ArcView already has the Avenue scripting language. Back in 1994, this was a tremendous innovation. It was the easiest to customize, best integrated platform for Desktop GIS, at the time. But my, how times have changed. Even the most avid Avenist has to admit that the language has gotten a little long in the tooth. The core language and its integration features have not really changed to keep pace with today's wired, connected, component-based world, so by today's standards, Avenue doesn't have everything that professional developers expect from a language.
Enter Python By embedding Python within ArcView GIS, we can break through most of the barriers to interoperability, scalability, and extensibility that the Avenue developer faces when trying to build a modern application. Unlike Avenue, Python is a real programming language suitable for large-scale collaborative development, yet like Avenue it is easy to use, and very easy to read.
If you have ever wanted to write your own classes or extend existing classes, or wished you could integrate your ArcView app with other system components through TCP/IP, XML, or COM, or more easily share code between projects, then you know what I'm talking about. Python provides all of those services and more, and so you are the target user for AVPython.
To call Python code from inside ArcView, just load the "Python Language Support" extension into your project, and use the Python.Exec or Python.Eval scripts that are then available. To call back to ArcView from Python, just say "from arcview import avexec" in your Python script, and then use the avexec function to run Avenue code. However, you can only do that from scripts that are running inside of ArcView (i.e. using the "Python Language Support" extension). This is documented further in the readme file included in the package.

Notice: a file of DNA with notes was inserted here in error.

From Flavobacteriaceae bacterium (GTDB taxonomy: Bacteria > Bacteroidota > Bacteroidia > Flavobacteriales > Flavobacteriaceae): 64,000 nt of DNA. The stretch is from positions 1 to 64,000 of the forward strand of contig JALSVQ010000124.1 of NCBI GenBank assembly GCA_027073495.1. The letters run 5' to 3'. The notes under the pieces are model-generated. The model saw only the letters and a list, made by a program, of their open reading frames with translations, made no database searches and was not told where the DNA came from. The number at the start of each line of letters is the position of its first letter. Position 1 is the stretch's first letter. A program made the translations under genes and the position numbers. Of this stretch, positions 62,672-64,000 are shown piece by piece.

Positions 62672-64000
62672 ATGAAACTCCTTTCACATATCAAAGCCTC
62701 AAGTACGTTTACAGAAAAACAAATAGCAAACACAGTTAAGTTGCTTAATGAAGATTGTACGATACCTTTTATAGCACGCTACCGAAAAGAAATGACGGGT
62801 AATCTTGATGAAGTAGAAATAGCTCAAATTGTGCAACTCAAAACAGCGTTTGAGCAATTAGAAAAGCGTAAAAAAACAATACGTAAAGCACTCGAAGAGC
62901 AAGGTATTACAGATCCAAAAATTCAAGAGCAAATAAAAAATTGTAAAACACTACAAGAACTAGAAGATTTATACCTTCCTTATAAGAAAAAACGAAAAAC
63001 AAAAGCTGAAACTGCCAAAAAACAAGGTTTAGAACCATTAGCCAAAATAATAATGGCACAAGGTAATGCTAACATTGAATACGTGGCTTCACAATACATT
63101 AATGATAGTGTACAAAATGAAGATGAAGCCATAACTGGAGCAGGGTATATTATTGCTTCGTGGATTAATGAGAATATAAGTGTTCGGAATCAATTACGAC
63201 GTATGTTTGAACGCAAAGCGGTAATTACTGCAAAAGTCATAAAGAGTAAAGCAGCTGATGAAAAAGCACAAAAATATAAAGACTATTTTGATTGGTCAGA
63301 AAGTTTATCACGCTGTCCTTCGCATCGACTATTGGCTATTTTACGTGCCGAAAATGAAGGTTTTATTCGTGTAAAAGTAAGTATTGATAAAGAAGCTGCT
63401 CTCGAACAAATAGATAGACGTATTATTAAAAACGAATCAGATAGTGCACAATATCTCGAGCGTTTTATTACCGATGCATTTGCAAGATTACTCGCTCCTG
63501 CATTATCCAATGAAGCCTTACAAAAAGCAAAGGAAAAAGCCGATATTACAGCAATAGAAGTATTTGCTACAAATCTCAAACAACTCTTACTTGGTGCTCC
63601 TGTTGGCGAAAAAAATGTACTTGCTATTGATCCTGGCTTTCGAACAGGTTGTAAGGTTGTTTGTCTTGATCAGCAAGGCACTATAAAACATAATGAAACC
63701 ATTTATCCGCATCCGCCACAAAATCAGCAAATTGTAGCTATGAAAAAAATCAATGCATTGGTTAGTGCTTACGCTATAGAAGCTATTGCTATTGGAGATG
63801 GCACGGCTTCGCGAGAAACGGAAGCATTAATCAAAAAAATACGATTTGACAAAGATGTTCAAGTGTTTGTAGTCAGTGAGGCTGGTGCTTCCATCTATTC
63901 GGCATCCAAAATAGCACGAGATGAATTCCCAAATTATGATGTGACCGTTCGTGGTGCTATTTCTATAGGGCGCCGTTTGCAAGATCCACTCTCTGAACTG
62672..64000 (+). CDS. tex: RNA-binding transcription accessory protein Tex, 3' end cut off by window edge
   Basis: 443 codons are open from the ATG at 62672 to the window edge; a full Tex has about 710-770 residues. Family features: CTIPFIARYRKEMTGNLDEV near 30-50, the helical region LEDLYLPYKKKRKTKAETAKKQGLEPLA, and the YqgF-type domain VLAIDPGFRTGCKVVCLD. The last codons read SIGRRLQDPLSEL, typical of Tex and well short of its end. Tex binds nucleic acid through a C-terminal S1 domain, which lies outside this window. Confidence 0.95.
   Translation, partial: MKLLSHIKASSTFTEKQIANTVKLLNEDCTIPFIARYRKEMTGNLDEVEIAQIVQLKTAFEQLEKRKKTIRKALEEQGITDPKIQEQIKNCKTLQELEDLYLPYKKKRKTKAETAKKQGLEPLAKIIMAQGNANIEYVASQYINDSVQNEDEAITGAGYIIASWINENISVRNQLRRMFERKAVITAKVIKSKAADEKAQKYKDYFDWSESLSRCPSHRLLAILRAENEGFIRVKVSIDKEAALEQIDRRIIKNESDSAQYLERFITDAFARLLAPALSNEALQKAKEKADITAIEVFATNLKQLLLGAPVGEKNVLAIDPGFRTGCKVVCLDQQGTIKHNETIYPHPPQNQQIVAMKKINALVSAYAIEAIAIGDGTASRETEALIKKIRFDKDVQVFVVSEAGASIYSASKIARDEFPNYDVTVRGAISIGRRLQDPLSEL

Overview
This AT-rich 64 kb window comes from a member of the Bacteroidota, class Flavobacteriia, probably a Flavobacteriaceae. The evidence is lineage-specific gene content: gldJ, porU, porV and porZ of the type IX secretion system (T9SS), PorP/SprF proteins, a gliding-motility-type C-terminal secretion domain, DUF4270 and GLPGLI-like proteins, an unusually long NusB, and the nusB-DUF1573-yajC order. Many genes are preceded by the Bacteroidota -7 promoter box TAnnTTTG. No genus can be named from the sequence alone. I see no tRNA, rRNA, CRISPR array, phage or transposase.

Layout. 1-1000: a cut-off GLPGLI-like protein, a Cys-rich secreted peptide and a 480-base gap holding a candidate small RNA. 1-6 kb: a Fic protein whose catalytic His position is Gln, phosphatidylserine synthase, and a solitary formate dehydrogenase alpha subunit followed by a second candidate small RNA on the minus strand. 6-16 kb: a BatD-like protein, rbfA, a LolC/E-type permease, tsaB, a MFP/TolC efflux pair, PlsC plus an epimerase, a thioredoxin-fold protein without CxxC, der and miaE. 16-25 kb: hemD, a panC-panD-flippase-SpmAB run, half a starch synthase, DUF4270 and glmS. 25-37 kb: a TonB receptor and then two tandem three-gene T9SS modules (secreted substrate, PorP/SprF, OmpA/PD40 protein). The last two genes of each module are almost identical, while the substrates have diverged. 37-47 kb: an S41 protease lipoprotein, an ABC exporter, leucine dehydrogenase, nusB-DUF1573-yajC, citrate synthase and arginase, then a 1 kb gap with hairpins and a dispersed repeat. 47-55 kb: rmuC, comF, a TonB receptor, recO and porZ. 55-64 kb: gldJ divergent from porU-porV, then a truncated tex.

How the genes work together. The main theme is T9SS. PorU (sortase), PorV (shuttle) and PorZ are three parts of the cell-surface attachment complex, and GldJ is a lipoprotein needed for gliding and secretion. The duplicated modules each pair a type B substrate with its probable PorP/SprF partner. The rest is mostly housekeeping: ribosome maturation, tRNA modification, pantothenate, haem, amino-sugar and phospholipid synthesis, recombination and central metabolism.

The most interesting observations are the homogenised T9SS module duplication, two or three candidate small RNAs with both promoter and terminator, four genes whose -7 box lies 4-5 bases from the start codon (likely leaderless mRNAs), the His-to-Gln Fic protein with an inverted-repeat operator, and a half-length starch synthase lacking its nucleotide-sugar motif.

My intention in developing AVPython was to give ArcView developers
more power. By releasing it as open-source software, we made sure
there were no licensing barriers preventing consultants and extension
developers from taking advantage of it. Now AVPython has been out
for a few years, and I know some people have been doing some very
interesting things with it, and we want to give the developers an
opportunity to give back, if they see fit.
Those who have been using AVPython and are comfortable with its inner workings are welcome to share enhancements to the core interface, to perhaps deepen the integration between Avenue and Python. This can be done primarily in Avenue and Python; C/C++ programming skills will not be required to make valuable contributions (although it can't hurt). In addition, developers may wish to share and collaborate on scripts / extensions that use AVPython. If you are developing with AVPython, and want to share some of your work under an MIT-style open source license, please visit our SourceForge project page.
Although SourceForge.net has some really great tools, some of these are heavily Unix-oriented, and may present a steep learning curve for some (including this author!) We don't want that to create any obstacles to collaborative development and code-sharing, so we have also established a forum called AVPython Developers on Yahoo! Groups. Group members may post their scripts and extensions there for others to download. To become a full member with access to all of the available features - mailing list, file uploads, chat, etc. - you need a Yahoo! ID. However, you can join the mailing list without a Yahoo! ID.
For those unfamiliar with Python (there are still a few), I want to give credit where credit is due. I didn't write Python; Guido van Rossum did that. I also didn't write the Python COM extension; that's Mark Hammond's work. All I did was embed the Python interpreter (plus all of its extensions) within Avenue, and provide a way to embed Avenue (plus the ArcView class heirarchy) within Python. It was a relatively simple thing, as you can tell if you peek at the source code.
I would also like to thank my employer, ESRI Canada Limited. ESRI Canada has the copyright on AVPython, but has agreed to make it available as open source software.
Finally, since the open source release, Howard Butler and Patrick Brown have made some great contributions to the documentation for AVPython (the tutorial is their work). They also developed avTerra which, aside from being an award-winning application in its own right, is also a great sample for AVPython.